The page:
According to a 12-week study, taking lutein in the form of a dietary supplement showed significant amelioration in visual function. Experts studied 37 healthy adults who were divided into three groups. Each group regularly took different levels of serum lutein. Over time, due to the serum concentration, volunteers experienced an increase in visual acuity and function. Some who took the serum also had a better visual performance.
But, it is safe to say that focusing on carotenoids early in life might have an even bigger impact. Especially when children start eating healthy from a very young age. Not only does it keep their eyes in optimal shape, but their entire body as well.
Promote Heart Health
Data shows that subjects with high lutein levels in their system feature lower blood pressure. They are not that vulnerable to experiencing hypertension, compared to those who lack lutein in their system.
Furthermore, lutein may exert a cardioprotective effect. It can provide the body with therapeutic properties that could prove useful when treating various heart complications. It can be used to restore the proper flow of blood, limit or prevent contractile dysfunction, and decrease mortality rates associated with coronary artery disease.
More research is necessary to evaluate its full impact on heart illnesses, particularly in individuals prone to cardiovascular complications. So far, it seems that lutein can be highly beneficial for the cardiovascular system.
Lessen the Risk of Cancer
Scientists studied these vitamins in breast cancer patients. Despite their lack of retinoic acid activity, zeaxanthin and lutein are capable of reducing cell proliferation. This can impact estrogen signaling and mitigate the effects of certain hormone malignancies.
As a result, experts believe that they could prove beneficial for supplying the body with a protective influence against cancer. Plus, their high antioxidant, antiproliferative, and anti-inflammatory agents make them an even better option for optimal health. These are all necessary factors when helping the body reduce its risk of cancer.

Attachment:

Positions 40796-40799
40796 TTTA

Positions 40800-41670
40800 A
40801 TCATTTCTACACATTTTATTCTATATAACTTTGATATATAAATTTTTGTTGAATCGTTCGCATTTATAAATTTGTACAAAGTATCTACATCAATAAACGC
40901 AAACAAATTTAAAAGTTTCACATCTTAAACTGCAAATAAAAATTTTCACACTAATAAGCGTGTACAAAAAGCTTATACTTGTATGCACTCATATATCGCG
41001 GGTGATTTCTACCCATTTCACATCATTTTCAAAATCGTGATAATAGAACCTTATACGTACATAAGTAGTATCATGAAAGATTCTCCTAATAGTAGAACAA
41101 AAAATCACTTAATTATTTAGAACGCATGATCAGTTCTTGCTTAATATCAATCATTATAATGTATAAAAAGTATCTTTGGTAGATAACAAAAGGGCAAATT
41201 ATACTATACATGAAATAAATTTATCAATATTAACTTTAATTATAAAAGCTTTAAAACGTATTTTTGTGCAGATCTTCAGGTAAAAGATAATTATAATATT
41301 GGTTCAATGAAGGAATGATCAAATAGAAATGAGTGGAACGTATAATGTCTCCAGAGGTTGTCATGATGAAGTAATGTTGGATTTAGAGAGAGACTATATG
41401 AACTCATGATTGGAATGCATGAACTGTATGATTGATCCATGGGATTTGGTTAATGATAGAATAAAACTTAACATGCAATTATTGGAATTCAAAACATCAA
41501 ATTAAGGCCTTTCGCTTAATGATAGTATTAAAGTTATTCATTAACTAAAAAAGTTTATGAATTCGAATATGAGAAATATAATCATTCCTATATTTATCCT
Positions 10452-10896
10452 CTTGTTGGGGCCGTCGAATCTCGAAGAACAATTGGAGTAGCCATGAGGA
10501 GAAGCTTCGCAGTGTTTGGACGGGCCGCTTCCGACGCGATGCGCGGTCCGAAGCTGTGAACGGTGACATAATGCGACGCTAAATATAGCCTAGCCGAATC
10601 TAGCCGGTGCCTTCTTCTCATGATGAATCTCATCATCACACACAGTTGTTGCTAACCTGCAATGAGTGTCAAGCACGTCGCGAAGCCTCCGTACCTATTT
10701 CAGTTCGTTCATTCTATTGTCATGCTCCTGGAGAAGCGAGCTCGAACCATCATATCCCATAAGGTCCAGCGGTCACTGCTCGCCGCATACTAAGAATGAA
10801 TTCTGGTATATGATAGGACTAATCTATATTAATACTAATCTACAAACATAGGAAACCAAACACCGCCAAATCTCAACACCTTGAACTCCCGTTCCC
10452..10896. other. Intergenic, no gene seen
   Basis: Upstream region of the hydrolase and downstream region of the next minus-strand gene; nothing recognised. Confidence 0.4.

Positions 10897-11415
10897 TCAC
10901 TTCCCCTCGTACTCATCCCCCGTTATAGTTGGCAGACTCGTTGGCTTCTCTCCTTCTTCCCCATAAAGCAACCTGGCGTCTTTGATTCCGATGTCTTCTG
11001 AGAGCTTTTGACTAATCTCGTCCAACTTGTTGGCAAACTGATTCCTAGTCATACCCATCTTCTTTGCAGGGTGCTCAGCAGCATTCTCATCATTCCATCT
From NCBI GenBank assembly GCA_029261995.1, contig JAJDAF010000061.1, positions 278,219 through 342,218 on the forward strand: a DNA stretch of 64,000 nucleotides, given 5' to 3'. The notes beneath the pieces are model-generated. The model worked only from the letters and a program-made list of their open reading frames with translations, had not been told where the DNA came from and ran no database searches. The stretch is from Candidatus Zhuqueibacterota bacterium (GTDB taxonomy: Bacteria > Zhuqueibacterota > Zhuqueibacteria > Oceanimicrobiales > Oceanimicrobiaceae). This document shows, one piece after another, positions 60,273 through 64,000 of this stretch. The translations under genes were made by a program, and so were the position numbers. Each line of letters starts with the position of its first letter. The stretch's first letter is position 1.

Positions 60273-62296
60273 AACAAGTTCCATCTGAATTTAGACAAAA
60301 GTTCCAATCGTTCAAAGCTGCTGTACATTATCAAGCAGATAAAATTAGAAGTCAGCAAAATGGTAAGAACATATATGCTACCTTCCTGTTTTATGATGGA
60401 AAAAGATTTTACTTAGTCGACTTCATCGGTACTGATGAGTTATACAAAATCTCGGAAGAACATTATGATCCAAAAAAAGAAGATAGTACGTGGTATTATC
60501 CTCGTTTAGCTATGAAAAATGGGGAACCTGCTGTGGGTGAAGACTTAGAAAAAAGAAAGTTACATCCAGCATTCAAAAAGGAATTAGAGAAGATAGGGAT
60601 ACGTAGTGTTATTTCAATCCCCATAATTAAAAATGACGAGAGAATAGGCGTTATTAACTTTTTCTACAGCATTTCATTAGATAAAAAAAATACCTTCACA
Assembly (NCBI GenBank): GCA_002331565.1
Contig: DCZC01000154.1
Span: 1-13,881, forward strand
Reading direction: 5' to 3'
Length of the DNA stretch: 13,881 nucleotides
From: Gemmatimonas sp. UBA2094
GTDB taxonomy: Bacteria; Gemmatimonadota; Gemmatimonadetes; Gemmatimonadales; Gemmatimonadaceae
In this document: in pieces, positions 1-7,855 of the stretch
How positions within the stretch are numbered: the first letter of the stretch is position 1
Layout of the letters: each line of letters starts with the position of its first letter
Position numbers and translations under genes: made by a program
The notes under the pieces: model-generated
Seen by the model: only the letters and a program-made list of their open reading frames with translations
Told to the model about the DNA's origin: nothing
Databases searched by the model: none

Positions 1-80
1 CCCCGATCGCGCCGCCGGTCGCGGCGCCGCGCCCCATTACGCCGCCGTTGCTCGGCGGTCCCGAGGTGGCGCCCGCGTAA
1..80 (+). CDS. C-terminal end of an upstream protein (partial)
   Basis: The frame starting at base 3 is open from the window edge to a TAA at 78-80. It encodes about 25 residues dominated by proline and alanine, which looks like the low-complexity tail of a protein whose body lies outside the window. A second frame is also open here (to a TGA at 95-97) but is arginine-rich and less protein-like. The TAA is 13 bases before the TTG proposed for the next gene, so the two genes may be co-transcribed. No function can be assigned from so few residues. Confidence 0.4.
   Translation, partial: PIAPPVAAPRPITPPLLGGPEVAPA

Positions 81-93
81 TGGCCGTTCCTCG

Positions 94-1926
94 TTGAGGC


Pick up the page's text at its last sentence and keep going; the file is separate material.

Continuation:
Decrease Oxidative Stress (OS)
When there is a drastic disturbance in the balance between oxygen species and antioxidant defenses, the body goes through a series of changes. Its natural defense mechanism becomes impaired, leaving it vulnerable to numerous health complications. It is not uncommon for people with OS to experience eye problems. That’s why it’s important to try various methods to restore that balance.
Because lutein creates a neuroprotective effect, many studies associate it with the lessened OS. Therefore, the primary use of lutein supplementation is for protecting the outer retinal elements in patients with AMD.
But, it could also prove valuable in protecting the inner retina from ischemia tissue damage and dysfunction. This is a condition that restricts blood flow to the tissues and results in oxygen shortages.
Shields the Retina from Oxidative Damage
Lutein is a powerful antioxidant. It is meant to filter the hazardous blue light and shield the retina. Compared to other carotenoids, lutein has the biggest filtering efficiency.
Animal research indicates that its clinical uses were mainly focused on AMD patients, which means that the reports we do have only focus on the effects of lutein on AMD affected individuals. However, it’s more than enough to conclude that it does have its perks.
Lutein can affect retinal elements and induce a therapeutic role. It can be useful for eye diseases, particularly in individuals who want to protect their retina from damage.
Overall, regular lutein consumption, either through vision supplements or diet, can decrease the impact of multiple chronic illnesses. However, to get the desired result, one must understand the proper daily dosages, ideal dietary sources, toxicity, and general efficiency of lutein for the eyes.
Lutein and Typical Eye Diseases
Eye disease can cause vision loss and impairment. Using zeaxanthin and lutein can have a profound impact on the overall health of your eyes.
Lutein’s primary function is to suppress inflammatory response and the VEGF (Vascular endothelial growth factor). This makes it an efficient vitamin for decreasing the severity of certain eye diseases.
Here is a detailed analysis of how this vitamin can benefit a specific eye condition.
- Dry eye syndrome – The human eye is a fragile organ. It can easily be damaged and get infected. Healthy eyes produce plenty of lubrication to coat the organ. But, when the system doesn’t create that natural coating, the eyes can feel itchy and burning. This condition causes temporary blindness and red eyes. Studies indicate that lutein can lessen these symptoms and ease the discomfort.